NASA’s Interstellar Boundary Explorer (IBEX) Spacecraft, a probe orbiting Earth from a distance of about 200,000 miles, recently observed samples of “alien” particles from beyond our solar system. These particles (which include hydrogen, oxygen, and neon) hint at what exists in the interstellar medium – the space between stars – outside of our solar system’s boundaries.
This is the first time a spacecraft has directly observed such particles, which made their way towards Earth from the solar wind that surrounds our section of the galaxy. Wesleyan’s Assistant Professor Seth Redfield of the Astronomy department is involved with IBEX, and was recently quoted in this National Geographic article about IBEX’s most recent feat:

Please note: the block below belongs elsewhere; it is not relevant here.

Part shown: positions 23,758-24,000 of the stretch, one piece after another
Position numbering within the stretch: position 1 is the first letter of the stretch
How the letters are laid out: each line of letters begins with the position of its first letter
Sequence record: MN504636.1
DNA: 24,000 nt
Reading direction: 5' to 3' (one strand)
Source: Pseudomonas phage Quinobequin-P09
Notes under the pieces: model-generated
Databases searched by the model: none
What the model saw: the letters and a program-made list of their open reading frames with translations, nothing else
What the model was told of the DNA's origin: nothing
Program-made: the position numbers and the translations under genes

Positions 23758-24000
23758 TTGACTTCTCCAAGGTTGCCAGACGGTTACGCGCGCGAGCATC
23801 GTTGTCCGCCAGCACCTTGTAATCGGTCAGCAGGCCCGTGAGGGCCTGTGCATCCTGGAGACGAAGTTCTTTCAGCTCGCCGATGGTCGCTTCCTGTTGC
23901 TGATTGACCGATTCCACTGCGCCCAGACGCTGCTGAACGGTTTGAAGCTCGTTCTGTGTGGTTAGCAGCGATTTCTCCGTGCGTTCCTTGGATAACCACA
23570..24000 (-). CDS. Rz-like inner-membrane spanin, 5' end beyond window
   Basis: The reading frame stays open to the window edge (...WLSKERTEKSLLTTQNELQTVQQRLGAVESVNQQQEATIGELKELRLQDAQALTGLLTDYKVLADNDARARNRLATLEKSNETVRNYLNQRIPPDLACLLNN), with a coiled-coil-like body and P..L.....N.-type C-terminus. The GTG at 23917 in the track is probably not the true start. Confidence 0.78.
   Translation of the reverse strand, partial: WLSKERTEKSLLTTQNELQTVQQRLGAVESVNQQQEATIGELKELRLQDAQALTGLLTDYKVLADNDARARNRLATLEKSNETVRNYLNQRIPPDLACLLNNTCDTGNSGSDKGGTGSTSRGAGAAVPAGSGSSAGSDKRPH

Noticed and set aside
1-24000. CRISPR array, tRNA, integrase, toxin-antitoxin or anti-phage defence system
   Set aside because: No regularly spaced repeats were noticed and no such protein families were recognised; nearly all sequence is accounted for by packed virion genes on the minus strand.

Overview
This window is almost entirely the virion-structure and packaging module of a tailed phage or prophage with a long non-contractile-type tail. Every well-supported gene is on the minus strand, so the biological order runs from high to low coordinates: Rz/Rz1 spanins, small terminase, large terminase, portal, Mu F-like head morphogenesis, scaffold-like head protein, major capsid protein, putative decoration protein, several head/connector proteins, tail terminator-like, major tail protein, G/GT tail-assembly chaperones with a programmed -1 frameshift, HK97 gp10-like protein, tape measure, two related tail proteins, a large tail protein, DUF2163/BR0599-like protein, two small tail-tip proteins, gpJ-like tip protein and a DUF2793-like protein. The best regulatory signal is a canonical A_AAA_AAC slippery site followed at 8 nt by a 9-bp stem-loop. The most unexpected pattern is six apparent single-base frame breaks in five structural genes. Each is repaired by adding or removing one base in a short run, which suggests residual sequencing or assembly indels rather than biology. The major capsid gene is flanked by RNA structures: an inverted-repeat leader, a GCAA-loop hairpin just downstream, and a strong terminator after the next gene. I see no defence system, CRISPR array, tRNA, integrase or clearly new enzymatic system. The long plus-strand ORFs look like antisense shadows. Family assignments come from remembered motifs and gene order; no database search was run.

“It’s so exciting to know where our sun is in relation to local clouds. It really puts our sun in context for the first time…our location within our local interstellar cloud is important because the heliosphere structure changes depending on where it is inside a cloud or outside, and so it has consequences for how well it shields us from those deadly cosmic rays.”
IBEX’s job is to map the heliosphere, which is the boundary of our solar system within the Milky Way Galaxy. Read more about IBEX here.
And while we’re on the subject of stars and space and stuff, check out NASA’s astronomy picture of the day. Scroll on for video of Professor Redfield and the rest of the IBEX team discussing the findings at a press briefing.